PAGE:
Rich Marshall, President of the Siskiyou Water Users Assoc. said it looks like the powers-that-be in the Klamath dam removal scandal are realizing there are not enough funds available to pay for destroying the dams. Earlier this year, leaders for dam removal made noises that sounded like they had enough money in the newly-created non-profit Dam Removal Entity. Now PacifiCorp is asking CA. Public Utilities Commission for another surcharge on customers’ bills if PacifiCorp hasn’t raised enough funds from the two surcharges that are presently on our bills — for its portion of the cost. (Hope that makes sense.) So far, it looks like PacifiCorp may be the only player in the dam removal game that has actually raised a portion of the funds needed for dam removal. Congress has not designated any funds to it.

More on the POW meeting next week –

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Liz Writes Life 8-23-16

Aug. 23, 2016

Liz Writes Life

Published in Siskiyou Daily News, Yreka, CA

This week, it is back to the present 2016 and the seemingly hot, slow dog days of summer.


Jack has been picking cantaloupe, they are small, but tasty. After eating corn on the cob for a week, we decided we better get it in the freezer. Jack shucked enough corn to fit into our medium-sized ice chest. I boiled two-and-a-half gallons of water, poured it in and put the lid down tight. After 30 minutes, we opened the lid and began cutting the cooked kernels off the cobs. Pretty handy way to cook a bunch of corn. We ended up with 10 pounds and I packed three cups in quart zip lock-type bags earning 11 bags. The last one was extra large. And they are labeled with a date!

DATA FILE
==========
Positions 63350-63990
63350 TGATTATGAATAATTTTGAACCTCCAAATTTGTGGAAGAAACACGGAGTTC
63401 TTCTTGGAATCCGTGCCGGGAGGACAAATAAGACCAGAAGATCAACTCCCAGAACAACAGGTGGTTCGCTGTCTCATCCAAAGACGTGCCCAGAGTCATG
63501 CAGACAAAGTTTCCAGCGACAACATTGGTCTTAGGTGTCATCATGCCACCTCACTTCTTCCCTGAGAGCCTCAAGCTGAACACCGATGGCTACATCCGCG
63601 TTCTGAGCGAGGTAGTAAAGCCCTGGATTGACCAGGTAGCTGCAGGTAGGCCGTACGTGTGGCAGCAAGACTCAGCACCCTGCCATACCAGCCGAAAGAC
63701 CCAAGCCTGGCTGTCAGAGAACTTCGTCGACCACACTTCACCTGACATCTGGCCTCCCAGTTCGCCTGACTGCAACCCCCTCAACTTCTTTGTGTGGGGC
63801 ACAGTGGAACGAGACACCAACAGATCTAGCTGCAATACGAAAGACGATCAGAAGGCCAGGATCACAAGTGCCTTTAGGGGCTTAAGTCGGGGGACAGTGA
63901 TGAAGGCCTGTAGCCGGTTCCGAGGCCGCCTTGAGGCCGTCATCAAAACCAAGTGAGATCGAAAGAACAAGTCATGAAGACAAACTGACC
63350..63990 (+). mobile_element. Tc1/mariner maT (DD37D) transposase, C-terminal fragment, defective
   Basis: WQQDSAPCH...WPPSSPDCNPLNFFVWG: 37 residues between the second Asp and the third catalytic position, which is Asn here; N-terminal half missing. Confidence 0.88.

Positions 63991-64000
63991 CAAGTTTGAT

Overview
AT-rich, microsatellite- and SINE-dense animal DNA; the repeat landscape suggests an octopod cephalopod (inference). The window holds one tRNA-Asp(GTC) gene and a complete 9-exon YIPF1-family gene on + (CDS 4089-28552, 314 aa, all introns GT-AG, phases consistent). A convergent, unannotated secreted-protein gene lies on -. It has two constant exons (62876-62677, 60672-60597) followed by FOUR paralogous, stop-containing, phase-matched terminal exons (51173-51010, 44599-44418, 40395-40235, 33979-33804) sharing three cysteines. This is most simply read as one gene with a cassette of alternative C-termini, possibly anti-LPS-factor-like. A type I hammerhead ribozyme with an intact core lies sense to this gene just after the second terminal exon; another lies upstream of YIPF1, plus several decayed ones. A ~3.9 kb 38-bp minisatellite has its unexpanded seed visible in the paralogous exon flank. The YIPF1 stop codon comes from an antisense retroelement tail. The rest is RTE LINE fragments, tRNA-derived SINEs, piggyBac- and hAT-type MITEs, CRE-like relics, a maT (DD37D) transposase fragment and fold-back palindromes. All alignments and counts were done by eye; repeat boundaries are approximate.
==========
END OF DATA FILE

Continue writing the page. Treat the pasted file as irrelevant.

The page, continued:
We are still picking lots of cucumbers and green beans; and Jack went down to a shady spot in the black berry patch and came home with a gallon. They don’t get real big here, but these are bigger than most.

I didn’t have room last week to mention that the doe got in my flower garden. It was my fault as I didn’t put the chicken-wire deterrent up over the gate, when we went to the fair. The next morning I was hand-watering and noticed that purple morning glory leaves had been nipped, a four o-clock had been munched, and then I saw the three-foot tall amaranth had been pruned! So I checked the phlox and the three lavender bunch of blooms were gone! She did leave the Alberta Skillen tiger lilies, though.

Yreka Patriots

There will be good information shared tonight at the Yreka Tea Party Patriots meeting at the Covenant Chapel Church at 200 Greenhorn Rd. Time is 6:30 p.m. The speakers will discuss Measure C that is on the ballot in November and proposes a half-cent business sales tax within Yreka boundaries. Matthew Bray, Director of Public Works for the City of Yreka, and Steve Baker, the City Manager, will share “stories from the streets.”

Become an informed voter and attend.

There will also be Veto Gunmageddon referendum petitions available to sign. The goal is to obtain over 400,000 registered voter signatures statewide to put the laws on the November ballot for “the people” to vote on. The deadline for the November ballot is the end of August, so to those who would like to sign the petitions — time is short!

These seven newest gun and ammo bills were passed by the state legislature and signed into law by Gov. Jerry Brown in July. They are highly invasive on individual rights to protect themselves and make it difficult to purchase ammo. Local gun stores in Yreka, Mt. Shasta and Fort Jones also have the petitions available.